I was wondering if it's possible to solve a Rubik's cube just iterating a single algorithm. It doesn't matter how complex the algorithm is (as long as it is less than 1 million moves), nor the time required to solve the cube; I just want to know if there exists a "periodic" sequence of moves that allows to turn any valid scrambled configuration to the solved configuration. Once you start executing the algorithm, you can't stop it (unless you finish, of course), rotate the cube and start it on another face.

If the question is still unclear, let's make an example. You have to find a sequence like this one, to be repeated an unlimited number of times, that lets you solve any configuration:

Example: U D R' U' F L' U F' R' U' L D' R  to be repeated 12412183213 times!

Note: The above sequence is just an example, 99,999% it's not working!

I just ask you to prove whether such sequence exists or not. If it exists, I would appreciate you to post it, unless it consists of more than 1000 moves.

  • $\begingroup$ Do you require the cube to be completed at the end of the sequence, or is completion mid-sequence acceptable? $\endgroup$ Commented Apr 9, 2015 at 20:05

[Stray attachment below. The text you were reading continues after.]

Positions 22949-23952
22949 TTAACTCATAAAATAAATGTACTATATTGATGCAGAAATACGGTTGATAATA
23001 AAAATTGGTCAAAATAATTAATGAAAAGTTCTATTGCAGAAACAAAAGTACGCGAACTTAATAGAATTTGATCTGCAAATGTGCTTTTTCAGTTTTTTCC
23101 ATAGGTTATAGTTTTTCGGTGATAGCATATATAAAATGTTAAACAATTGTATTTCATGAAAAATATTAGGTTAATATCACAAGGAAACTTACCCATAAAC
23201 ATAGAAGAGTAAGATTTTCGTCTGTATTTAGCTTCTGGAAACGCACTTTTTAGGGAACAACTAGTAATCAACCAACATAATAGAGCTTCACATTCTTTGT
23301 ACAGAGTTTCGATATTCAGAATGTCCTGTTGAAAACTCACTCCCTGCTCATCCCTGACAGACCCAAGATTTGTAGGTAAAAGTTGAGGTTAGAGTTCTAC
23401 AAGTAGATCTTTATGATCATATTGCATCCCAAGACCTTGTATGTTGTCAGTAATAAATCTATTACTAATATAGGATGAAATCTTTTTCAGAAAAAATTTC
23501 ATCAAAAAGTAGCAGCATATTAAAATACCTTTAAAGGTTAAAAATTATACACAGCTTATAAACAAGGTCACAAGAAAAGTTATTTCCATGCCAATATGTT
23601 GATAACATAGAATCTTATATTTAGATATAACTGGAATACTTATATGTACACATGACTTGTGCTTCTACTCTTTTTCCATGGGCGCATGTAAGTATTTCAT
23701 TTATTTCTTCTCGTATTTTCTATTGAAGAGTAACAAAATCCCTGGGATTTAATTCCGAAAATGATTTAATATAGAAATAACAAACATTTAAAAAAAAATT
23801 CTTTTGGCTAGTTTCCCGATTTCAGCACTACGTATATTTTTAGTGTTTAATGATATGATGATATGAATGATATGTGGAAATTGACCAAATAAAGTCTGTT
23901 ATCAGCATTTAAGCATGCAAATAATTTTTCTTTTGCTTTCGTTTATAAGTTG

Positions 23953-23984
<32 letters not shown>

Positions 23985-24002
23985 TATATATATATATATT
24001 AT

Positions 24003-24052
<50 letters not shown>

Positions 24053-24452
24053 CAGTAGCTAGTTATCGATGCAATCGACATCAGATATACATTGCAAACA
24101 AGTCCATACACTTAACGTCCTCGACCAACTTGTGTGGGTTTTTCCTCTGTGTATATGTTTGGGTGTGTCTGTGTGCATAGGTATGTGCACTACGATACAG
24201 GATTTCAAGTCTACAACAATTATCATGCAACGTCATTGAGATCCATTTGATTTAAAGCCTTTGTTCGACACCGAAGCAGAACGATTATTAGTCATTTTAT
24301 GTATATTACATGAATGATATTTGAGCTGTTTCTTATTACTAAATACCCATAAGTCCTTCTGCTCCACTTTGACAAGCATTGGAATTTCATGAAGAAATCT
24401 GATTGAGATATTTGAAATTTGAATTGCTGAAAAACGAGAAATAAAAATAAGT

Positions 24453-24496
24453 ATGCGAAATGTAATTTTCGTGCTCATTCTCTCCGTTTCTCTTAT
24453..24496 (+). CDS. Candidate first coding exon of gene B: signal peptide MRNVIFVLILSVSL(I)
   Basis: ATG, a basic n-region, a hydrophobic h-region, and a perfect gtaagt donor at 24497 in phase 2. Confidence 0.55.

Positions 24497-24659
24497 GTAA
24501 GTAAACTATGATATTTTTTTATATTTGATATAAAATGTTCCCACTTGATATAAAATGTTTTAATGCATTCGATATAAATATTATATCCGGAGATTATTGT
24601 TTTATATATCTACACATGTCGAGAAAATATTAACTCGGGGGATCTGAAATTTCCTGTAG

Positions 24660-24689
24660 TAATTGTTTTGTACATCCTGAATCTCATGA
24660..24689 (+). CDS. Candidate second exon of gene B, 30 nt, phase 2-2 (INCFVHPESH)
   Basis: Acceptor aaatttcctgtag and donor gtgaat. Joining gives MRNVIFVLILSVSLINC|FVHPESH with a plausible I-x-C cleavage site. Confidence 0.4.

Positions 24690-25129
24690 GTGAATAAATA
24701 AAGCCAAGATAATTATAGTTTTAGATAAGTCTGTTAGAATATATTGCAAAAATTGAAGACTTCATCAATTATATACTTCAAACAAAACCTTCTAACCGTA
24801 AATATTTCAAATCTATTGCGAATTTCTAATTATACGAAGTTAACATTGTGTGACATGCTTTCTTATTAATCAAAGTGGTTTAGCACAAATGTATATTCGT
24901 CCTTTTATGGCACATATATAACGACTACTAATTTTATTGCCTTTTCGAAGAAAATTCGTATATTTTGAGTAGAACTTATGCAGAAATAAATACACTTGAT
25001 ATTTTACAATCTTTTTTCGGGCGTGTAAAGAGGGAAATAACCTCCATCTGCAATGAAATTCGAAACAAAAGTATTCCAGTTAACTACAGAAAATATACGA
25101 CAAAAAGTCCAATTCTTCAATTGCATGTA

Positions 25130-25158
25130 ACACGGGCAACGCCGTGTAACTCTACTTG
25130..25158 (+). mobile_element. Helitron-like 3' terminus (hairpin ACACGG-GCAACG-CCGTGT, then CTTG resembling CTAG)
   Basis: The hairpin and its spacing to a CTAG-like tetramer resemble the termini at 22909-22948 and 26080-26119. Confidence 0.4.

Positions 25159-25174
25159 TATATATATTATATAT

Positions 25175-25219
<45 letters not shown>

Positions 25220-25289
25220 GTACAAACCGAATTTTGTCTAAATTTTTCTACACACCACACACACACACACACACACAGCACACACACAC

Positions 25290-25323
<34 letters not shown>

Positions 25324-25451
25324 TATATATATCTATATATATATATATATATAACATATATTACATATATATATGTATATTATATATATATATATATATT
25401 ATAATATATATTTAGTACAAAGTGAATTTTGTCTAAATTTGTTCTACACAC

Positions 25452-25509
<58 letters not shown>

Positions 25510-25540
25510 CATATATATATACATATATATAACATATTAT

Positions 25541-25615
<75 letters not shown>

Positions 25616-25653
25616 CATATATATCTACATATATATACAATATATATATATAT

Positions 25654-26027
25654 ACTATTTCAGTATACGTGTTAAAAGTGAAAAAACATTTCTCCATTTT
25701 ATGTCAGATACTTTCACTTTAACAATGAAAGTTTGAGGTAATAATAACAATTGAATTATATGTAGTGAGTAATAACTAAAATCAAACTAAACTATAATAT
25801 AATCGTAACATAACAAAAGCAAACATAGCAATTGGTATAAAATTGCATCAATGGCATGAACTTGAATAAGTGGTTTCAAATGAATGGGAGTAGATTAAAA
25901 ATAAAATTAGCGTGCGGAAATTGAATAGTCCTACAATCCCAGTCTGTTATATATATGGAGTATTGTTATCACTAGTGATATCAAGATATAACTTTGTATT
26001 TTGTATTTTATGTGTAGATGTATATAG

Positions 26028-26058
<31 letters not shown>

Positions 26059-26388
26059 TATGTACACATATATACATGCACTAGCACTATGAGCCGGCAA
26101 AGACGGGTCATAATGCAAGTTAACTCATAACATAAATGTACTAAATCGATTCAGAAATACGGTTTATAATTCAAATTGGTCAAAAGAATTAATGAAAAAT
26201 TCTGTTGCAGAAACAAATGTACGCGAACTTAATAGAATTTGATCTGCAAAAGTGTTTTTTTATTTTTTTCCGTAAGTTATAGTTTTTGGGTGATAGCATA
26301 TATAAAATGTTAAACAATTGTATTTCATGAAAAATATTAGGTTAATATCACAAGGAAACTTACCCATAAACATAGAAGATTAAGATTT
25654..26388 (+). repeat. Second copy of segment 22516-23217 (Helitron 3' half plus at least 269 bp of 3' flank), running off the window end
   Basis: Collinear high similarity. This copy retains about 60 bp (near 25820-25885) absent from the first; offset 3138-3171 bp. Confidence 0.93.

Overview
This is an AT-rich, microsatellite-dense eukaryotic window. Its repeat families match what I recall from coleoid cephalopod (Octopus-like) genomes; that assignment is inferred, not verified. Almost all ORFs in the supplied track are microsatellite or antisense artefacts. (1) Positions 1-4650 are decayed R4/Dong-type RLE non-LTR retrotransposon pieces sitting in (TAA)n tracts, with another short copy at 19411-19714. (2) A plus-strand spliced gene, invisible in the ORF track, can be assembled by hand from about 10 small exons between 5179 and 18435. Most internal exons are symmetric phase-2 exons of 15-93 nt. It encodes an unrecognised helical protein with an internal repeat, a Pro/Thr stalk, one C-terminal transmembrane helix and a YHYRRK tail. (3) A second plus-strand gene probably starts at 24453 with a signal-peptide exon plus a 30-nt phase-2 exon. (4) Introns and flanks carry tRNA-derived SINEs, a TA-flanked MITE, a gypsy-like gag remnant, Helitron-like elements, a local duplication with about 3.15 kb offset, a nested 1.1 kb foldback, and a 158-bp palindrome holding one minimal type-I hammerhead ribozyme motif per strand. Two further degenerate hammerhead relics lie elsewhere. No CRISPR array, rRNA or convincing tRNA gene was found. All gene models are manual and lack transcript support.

• $\begingroup$ The algorithm stops when you reach the final configuration, even if you haven't completed the sequence yet! $\endgroup$
    – leoll2
    Commented Apr 9, 2015 at 20:06
  • $\begingroup$ Well it's easy to prove existence of a sequence of moves that goes through every possible position. However, I am not sure if this answers your question, as it is only repeated once and thus not periodic per se. EDIT: Also, am I only allowed to do moves from the face I am looking at? $\endgroup$ Commented Apr 9, 2015 at 20:21
  • $\begingroup$ I said the number of moves in the sequence doesn't matter, actually I'd like it to be less than 1 Million (reasonably big?). No, you can move all the faces, but you can't break the algorithm and restart it on another face! $\endgroup$
    – leoll2
    Commented Apr 9, 2015 at 20:26
  • $\begingroup$ Such a sequence obviously exists. There are a finite number of cube configurations, meaning there are a finite number of solutions. Construct a sequence of moves with each solution followed by its inverse. It's not optimal, but it certainly provides a sequence that fits your criteria. $\endgroup$ Commented Apr 9, 2015 at 20:29